Cenvat credit of input services upto the ‘place of removal’ is allowed. The term ‘place of removal’ was earlier not defined in Cenvat Credit Rules 2004. However, the said term was defined in section 4(3)(c) of Central Excise Act 1944. The Hon’ble Delhi CESTAT in the case of M/s Ultratech Cement Ltd. Versus CCE, Raipur [2014 (3) TMI 159 - CESTAT NEW DELHI ] held that the definition of the term ‘place of removal’ as appearing under Central Excise Act cannot be applied under Cenvat Credit Rules, 2004.
The said term is now defined under rule 2(qa) of Cenvat Credit Rules, 2004 vide Notification No.21/2014 – CE (NT) dated 11.07.2014 which read as follows-
“Place of removal” w.e.f. 11.07.2014 means-
(i) a factory or any other place or premises of production tor manufacture of the excisable goods;
(ii) a warehouse or any other place or premises wherein the excisable goods have been permitted to be deposited without payment of duty;
(iii) a depot, premises of a consignment agent or any other place or premises from where the excisable goods are to be sold after their clearance from the factory, from where such goods are removed
The definition is similar to that in Central Excise Act, 1944. The definition of place of removal is used in the definition of input service as defined under rule 2(l) of the Cenvat Credit Rules, 2004 and is effective from 11.07.2014.
Judicial Pronouncements on Exports
In case of exports, the place of removal is port of export and not at the factory gate of the assessee.
In Stovec Industries Ltd v. CCE, Ahmedabad 2011 (3) TMI 1099 - CESTAT, AHEMDABAD, where assessee took Cenvat credit in respect of service tax paid on customs house agent service availed at port for export of their goods, the same was denied by the Department on the ground that said services were post-removal activity, in view of the judgment in case of CCE ,Rajkot v. Adani Pharmachem P Ltd [2008 (7) TMI 102 - CESTAT AHMEDABAD] and Circular dated 23-8-2007 clarifying about ‘place of removal’, it was held that assessee was eligible to take Cenvat credit on the same.[Case Maintained in CCE and C v. Stovec Industries Ltd 2013 (1) TMI 72 - GUJARAT HIGH COURT] [Case relied : CCE, Ahmedabad v. Fine Care Biosystems 2009 (7) TMI 226 - CESTAT, AHMEDABAD].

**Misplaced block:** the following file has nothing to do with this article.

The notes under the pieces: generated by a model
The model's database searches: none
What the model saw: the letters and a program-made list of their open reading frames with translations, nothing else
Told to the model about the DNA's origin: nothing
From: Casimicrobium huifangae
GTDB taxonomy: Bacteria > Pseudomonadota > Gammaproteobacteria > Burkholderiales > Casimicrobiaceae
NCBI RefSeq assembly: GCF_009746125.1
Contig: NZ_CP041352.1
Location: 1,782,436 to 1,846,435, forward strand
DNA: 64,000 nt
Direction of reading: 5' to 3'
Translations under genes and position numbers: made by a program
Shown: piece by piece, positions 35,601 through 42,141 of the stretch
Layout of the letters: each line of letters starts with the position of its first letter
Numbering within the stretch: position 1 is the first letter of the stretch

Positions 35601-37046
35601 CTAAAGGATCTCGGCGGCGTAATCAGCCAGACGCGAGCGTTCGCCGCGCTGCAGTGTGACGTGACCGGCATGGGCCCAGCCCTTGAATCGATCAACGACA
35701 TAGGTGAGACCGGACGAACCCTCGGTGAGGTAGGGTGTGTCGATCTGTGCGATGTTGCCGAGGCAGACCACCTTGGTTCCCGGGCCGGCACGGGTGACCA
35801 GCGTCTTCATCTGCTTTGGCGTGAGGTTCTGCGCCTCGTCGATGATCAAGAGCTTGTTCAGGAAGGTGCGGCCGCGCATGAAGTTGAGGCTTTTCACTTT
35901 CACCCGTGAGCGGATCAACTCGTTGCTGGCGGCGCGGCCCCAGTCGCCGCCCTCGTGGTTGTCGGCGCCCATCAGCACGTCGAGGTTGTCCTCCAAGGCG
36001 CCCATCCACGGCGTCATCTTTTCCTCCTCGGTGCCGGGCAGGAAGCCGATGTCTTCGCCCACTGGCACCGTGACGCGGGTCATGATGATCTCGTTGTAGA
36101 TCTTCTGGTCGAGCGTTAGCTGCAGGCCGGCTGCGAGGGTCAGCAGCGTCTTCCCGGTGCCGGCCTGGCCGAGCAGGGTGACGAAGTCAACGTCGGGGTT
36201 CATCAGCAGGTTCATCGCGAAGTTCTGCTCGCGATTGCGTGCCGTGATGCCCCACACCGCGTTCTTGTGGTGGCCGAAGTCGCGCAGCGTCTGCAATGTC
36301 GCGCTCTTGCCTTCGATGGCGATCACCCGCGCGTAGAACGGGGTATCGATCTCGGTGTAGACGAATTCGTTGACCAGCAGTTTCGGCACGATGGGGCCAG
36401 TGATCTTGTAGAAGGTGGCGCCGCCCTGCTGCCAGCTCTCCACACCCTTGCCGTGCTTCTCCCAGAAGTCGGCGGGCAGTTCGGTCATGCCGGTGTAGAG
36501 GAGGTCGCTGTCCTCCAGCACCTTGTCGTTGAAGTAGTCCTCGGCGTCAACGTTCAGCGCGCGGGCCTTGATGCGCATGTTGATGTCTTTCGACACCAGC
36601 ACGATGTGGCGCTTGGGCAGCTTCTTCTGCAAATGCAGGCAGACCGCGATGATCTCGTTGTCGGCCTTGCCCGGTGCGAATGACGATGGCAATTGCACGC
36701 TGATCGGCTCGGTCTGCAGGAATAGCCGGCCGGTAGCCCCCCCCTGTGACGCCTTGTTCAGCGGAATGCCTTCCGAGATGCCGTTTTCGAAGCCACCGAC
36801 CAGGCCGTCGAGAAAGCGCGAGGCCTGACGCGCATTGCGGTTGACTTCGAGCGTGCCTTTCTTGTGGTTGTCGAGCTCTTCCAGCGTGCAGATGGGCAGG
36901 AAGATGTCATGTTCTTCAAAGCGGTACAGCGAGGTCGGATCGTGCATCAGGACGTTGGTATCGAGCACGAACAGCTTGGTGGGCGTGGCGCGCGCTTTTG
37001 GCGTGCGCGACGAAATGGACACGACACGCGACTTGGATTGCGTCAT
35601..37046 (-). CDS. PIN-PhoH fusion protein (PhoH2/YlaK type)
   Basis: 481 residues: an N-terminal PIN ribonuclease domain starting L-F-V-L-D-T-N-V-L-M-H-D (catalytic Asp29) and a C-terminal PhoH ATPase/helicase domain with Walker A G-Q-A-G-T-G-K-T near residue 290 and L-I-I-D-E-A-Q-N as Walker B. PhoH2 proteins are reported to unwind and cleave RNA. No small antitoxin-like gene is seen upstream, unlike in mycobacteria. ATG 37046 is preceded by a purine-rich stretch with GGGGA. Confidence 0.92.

In CCE, Panchkula v. Jamuna Auto Industries Ltd [2014 (4) TMI 4 - CESTAT NEW DELHI], where assessee had taken GTA services for outward transportation of goods beyond place of removal , it was held that as freight was part of the price on which duty had been discharged, Cenvat credit on the same could not be denied to the assessee.
In Lumax Automotives Systems Ltd v. CCE, Delhi-IV [2013 (1) TMI 471 - CESTAT New Delhi], where service tax was paid inclusive of godown rental and outward freight for transportation of goods upto customer’s premises and sale was made on FOR destination basis satisfied prescribed criteria and excise duty paid including freight charges, it was held as per CBEC Circular dated 23-8-2007 that freight upto customer’s premises were integral part of price of goods and as such place of removal was customer’s premises and non-insurance of goods does not mean risk of loss of goods during transit not that of assessee. Accordingly, Cenvat credit of service tax paid on outward freight could not be denied and service of godown rental availed prior to removal of goods to customer’s premises, held as ‘place of removal’, and for storage of raw material, therefore, Cenvat credit of godown rental was admissible.